Green Bench prod on New Town crop burn
The principal bench of the National Green Tribunal (NGT) has directed chief secretary of West Bengal, Alapan Bandopadhyay, to look into the issue of burning of crop residue in various parts of West Bengal, including New Town Action Area II, in coordination with the departments concerned.
The order was passed in the first week of March by the bench comprising Justice Adarsh Kumar Goel, chairperson of NGT; Justice Sheo Kumar Singh and Nagin Nanda, expert member; in response to a petition filed by environment activist Subhas Datta alleging acute air pollution in the area due to stubble burning.
“…There can be no dispute that sources of air pollution need to be controlled. What is required is implementation of law by the concerned Executive Authorities. Accordingly, the Chief Secretary, West Bengal may look into the matter in coordination with the concerned Departments and take appropriate action in accordance with law,” reads the NGT order, a copy of which is with The Telegraph Salt Lake.
“Though the problem still persists in some stretches but I can vouch that the stubble-burning issue has been largely controlled,” said Debashis Sen, chairman and managing director of Hidco, on Wednesday. Sen admitted that earlier the problem was rampant.
Kalyan Rudra, the chairman of the state Pollution Control Board (PCB), the headquarters of which is located in Salt Lake, also claimed that whenever the green board got a complaint about stubble burning, it immediately referred it to the police. However, the state PCB has no record of police action on the issue.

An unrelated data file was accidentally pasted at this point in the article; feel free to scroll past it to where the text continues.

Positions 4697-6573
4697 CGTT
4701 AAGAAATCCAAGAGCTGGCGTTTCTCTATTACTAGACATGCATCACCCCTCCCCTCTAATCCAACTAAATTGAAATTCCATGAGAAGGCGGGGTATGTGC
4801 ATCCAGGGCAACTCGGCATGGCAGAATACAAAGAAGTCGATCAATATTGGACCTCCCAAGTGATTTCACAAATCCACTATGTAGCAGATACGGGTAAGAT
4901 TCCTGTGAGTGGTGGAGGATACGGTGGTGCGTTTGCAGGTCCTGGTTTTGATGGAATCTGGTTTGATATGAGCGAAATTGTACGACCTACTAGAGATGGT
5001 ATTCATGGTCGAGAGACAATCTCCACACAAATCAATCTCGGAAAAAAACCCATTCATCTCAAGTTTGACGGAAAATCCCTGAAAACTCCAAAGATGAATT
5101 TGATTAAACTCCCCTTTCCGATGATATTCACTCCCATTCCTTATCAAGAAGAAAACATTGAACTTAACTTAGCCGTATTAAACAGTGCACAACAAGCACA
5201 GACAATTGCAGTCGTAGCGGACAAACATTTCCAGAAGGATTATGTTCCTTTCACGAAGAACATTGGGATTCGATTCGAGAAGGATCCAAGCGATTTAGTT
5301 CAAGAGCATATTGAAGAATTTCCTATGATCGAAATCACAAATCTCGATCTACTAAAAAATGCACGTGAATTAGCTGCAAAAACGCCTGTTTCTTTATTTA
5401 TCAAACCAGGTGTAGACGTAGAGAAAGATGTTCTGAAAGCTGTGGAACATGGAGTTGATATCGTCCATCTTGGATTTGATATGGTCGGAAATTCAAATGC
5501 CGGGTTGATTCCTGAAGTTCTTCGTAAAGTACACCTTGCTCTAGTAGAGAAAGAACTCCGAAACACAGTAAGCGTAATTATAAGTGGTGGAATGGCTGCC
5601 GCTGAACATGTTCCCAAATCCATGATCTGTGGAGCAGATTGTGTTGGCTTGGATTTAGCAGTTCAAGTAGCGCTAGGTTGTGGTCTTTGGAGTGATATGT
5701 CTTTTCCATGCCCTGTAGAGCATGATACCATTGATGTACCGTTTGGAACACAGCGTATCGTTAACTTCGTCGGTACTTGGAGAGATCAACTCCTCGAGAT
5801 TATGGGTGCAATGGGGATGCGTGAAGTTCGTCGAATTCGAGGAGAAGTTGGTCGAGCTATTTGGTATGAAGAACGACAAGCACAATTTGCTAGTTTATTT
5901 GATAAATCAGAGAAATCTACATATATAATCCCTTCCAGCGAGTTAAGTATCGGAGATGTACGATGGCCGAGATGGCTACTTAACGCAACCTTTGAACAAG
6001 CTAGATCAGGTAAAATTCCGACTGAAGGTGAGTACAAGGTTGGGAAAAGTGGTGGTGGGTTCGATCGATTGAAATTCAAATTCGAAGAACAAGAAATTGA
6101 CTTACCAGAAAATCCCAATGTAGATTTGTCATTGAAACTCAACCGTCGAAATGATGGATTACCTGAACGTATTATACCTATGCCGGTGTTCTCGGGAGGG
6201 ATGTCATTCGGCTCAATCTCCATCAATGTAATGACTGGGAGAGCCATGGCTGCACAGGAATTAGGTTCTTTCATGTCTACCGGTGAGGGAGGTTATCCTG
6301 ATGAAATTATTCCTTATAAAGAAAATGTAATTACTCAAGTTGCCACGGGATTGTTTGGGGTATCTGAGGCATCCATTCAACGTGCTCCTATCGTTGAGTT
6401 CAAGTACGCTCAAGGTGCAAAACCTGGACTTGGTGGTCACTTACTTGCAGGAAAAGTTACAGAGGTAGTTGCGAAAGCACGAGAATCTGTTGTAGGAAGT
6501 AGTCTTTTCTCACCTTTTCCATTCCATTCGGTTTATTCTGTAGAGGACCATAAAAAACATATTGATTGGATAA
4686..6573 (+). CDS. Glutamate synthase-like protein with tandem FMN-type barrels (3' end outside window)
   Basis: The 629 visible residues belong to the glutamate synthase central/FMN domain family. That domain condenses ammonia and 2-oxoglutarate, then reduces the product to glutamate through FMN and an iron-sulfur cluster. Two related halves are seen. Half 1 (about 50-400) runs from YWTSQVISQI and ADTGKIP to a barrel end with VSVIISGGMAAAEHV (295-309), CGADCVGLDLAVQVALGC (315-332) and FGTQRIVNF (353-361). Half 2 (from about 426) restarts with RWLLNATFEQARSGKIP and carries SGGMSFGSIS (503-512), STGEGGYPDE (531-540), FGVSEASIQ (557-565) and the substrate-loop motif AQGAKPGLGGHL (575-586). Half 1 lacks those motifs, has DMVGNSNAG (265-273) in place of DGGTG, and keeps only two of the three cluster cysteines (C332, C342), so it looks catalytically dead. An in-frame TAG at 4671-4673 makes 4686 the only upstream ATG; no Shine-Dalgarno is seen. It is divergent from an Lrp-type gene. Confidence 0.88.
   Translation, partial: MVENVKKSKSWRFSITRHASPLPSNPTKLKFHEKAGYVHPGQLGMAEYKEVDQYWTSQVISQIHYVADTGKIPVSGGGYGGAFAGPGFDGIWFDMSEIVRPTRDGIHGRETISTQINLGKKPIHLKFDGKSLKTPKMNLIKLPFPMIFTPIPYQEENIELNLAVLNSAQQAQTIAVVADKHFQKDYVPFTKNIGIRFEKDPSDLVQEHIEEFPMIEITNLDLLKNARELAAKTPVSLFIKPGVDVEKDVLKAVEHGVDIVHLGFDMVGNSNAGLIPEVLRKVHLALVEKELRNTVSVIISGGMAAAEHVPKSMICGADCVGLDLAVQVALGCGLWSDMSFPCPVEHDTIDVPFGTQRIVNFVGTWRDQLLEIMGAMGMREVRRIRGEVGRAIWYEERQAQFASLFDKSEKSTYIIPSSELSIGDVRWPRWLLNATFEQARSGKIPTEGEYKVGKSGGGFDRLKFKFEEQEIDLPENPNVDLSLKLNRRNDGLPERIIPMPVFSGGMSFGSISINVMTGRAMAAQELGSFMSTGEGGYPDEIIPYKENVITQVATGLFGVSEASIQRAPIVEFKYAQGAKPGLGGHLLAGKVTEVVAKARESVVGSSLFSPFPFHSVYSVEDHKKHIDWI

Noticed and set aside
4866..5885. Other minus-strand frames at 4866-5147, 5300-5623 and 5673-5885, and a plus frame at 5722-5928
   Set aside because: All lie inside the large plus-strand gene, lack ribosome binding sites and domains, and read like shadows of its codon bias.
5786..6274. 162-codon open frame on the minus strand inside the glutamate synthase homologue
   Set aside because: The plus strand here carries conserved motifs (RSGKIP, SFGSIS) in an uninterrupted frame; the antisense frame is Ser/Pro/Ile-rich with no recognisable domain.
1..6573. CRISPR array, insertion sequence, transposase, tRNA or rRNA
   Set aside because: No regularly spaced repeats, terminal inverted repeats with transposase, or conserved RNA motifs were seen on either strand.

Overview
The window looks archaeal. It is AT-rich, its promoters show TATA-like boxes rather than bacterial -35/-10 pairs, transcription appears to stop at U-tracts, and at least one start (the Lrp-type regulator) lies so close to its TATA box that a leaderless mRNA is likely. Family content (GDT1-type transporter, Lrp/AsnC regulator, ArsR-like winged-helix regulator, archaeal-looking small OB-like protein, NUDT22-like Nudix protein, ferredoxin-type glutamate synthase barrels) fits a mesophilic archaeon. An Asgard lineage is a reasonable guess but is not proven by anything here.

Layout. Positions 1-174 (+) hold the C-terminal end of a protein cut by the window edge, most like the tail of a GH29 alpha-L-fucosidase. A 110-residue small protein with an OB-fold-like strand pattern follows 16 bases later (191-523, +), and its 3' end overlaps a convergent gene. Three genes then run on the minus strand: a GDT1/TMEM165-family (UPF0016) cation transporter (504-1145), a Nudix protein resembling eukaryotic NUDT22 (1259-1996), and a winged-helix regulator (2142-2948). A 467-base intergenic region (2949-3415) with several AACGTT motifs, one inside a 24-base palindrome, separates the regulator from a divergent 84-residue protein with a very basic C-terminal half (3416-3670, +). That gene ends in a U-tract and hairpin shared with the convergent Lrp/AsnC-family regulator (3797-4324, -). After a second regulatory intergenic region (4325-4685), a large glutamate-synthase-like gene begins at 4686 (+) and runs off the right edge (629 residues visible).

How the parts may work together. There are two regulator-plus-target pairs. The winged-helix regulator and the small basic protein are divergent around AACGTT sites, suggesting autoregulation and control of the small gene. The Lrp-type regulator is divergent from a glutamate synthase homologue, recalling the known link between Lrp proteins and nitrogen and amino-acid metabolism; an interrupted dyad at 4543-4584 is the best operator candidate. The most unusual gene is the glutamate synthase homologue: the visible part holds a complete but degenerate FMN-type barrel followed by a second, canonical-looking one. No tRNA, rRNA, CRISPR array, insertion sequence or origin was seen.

“It’s a matter of concern and shock that the unbearable air pollution level in our city is accelerated due to such stubble burning,” mentioned Datta, while pointing out that burning of crop residues also happened at the land earmarked for the Calcutta High Court complex in New Town.
Stubble burning in vacant plots in New Town has been adding high level of toxic particulate and gaseous pollutants over and above the already deteriorating air in the area, mainly triggered by large scale construction.
Interestingly, the air pollution sensor set up by IIT Delhi under a NASA pilot programme, has found “unhealthy” air quality in New Town area, even on Wednesday noon, long exposure to which can impact the lungs of common men. PM 2.5, the ultrafine particulate, is found mostly responsible for the pollution in New Town. PM 2.5 can enter deep crevices of the respiratory system and trigger a range of diseases.